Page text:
By: Diane Stirling
Within the first 45 minutes of the first session of the new course, “Social Media in the 2012 Election,” the class hashtag became a top trending topic in the United States on Twitter.
Assistant Professor of Practice Anthony Rotolo, of the School of Information Studies (iSchool), was outlining the syllabus during the first class last week when students noticed the trending status of the “ElectionClass” hashtag. It trended for upwards of an hour. At one point, “ElectionClass” was the #2 trending topic in the United States, according to teaching assistant and iSchool graduate student Jessica Smith.
It’s no wonder. Most of the 120 enrolled students were tweeting their reactions to hearing about the activities in store, creating a stream that updated almost every second. The social media buzz began even before the class met, though, according to their professor. “The course anticipation was incredible. The amount of conversation leading up to the class on Twitter was incredible. This semester, more than any other, students are coming into class ready to go with social media. Right out of the gate, students were tweeting in large volumes,” he said. That situation reflects students’ enthusiasm for their learning experience, plus their understanding of how social media is integrated into that process, Rotolo explained.
“Trending” is a significant achievement, but it wasn’t the only big real-time moment. Students on their laptops scanning the Internet for political updates discovered that President Obama was live online, conducting an AMA (Ask Me Anything) conversation on the social news site Reddit. They brought the news forward; Rotolo urged them to respond by asking Obama to connect with the class.
Such occasions illustrate how today’s students are much more aware of and knowledgeable about the current presidential campaign than might be generally presumed, Rotolo suggested. “So often, it’s said that young people don’t follow politics, but I think that once you put a class together that talks about politics or the election in the context of how they understand it–what happens online and how people are talking about it in social media–you can see that young people do follow politics, they just do it through a different lens.”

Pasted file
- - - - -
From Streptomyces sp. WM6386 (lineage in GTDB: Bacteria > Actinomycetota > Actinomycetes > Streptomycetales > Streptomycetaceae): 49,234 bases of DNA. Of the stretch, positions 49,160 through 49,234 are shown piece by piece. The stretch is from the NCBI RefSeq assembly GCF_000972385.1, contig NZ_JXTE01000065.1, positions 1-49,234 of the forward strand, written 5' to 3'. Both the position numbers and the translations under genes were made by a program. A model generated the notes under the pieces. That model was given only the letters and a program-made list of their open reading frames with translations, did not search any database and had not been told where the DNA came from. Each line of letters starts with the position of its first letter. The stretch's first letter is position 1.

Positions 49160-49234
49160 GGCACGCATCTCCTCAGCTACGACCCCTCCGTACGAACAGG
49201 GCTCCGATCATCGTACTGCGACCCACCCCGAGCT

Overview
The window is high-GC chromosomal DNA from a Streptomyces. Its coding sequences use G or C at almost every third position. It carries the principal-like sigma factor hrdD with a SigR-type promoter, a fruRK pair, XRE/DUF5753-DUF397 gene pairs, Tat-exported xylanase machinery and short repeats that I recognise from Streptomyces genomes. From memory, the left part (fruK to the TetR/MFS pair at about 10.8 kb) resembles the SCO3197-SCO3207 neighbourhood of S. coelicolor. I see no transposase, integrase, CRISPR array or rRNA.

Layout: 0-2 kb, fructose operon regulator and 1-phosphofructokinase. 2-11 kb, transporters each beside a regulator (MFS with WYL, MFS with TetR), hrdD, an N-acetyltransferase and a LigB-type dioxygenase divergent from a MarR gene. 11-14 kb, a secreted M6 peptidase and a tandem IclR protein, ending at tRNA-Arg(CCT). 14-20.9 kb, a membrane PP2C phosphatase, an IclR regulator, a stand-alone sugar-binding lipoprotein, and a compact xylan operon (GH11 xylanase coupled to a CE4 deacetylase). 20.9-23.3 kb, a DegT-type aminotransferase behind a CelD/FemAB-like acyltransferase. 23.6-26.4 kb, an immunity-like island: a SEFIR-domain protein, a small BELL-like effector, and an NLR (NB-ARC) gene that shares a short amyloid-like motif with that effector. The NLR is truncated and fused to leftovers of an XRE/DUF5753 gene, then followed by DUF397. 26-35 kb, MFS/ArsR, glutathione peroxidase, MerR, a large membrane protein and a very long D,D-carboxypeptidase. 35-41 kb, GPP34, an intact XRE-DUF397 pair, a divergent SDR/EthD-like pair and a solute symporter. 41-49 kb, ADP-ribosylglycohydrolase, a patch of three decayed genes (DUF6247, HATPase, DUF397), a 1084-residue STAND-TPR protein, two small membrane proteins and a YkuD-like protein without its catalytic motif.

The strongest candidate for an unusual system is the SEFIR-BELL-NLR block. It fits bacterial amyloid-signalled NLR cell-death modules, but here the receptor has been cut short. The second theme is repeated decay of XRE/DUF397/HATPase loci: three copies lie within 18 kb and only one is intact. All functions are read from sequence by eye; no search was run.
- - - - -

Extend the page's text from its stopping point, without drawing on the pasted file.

Assistant Professor of Public Administration Ines Mergel, of Syracuse University’s Maxwell School of Citizenship and Public Affairs, is teaching a companion section of the course designed for Maxwell graduate students. Mergel’s extensive study of the use of social media in the public sector and for governance purposes will be among the class topics. Lessons also will focus on how emerging technologies and social media engagement influence political activity and social movements. Students will use trends and data to assess the impact of social media engagement on citizens and voters, and will measure how citizens’ use of social media compares to traditional polling data. Private-sector social media best practices will be reviewed for their application to campaign strategy and communication. Students also will assess how public social media strategies can work in the private sector.
In addition, mock presidential campaigns are planned, with 14 student teams hosting prototype candidates and staging election efforts via social media strategies. They will develop web sites, communicate on Twitter, post videos to the Web, and serve as social media strategists, media producers, pollsters, data analysts and press bloggers, among other roles. Mock primary races, debates, and an election night “watch party” (covering both the class election and the general election) are planned. Several actual candidates, strategists, and campaign leaders are scheduled to Skype into classroom discussions. The professor has connected with a representative of the Obama campaign, and has reached out to the Romney effort, too. Since Romney’s campaign is led by a Maxwell graduate, “we would love it if either or both of the candidates spoke to the class or acknowledged the work students are doing in class,” Rotolo commented.
Rotolo’s idea for the course began with the 2008 Obama campaign, because “it changed the playing field and created a lot of content to talk about,” and he wanted to “create a class that reflected and discussed the significance of that.” He believes the outcome of the student campaigns “is going to be a lot of fun. Students are going to enjoy it, but at the same time, I think they will realize that they have learned a lot about the specifics of the 2012 election and how these social media campaigns are reaching people. I think students are going to have a crazy ride this semester, just like the real elections,” Rotolo concluded.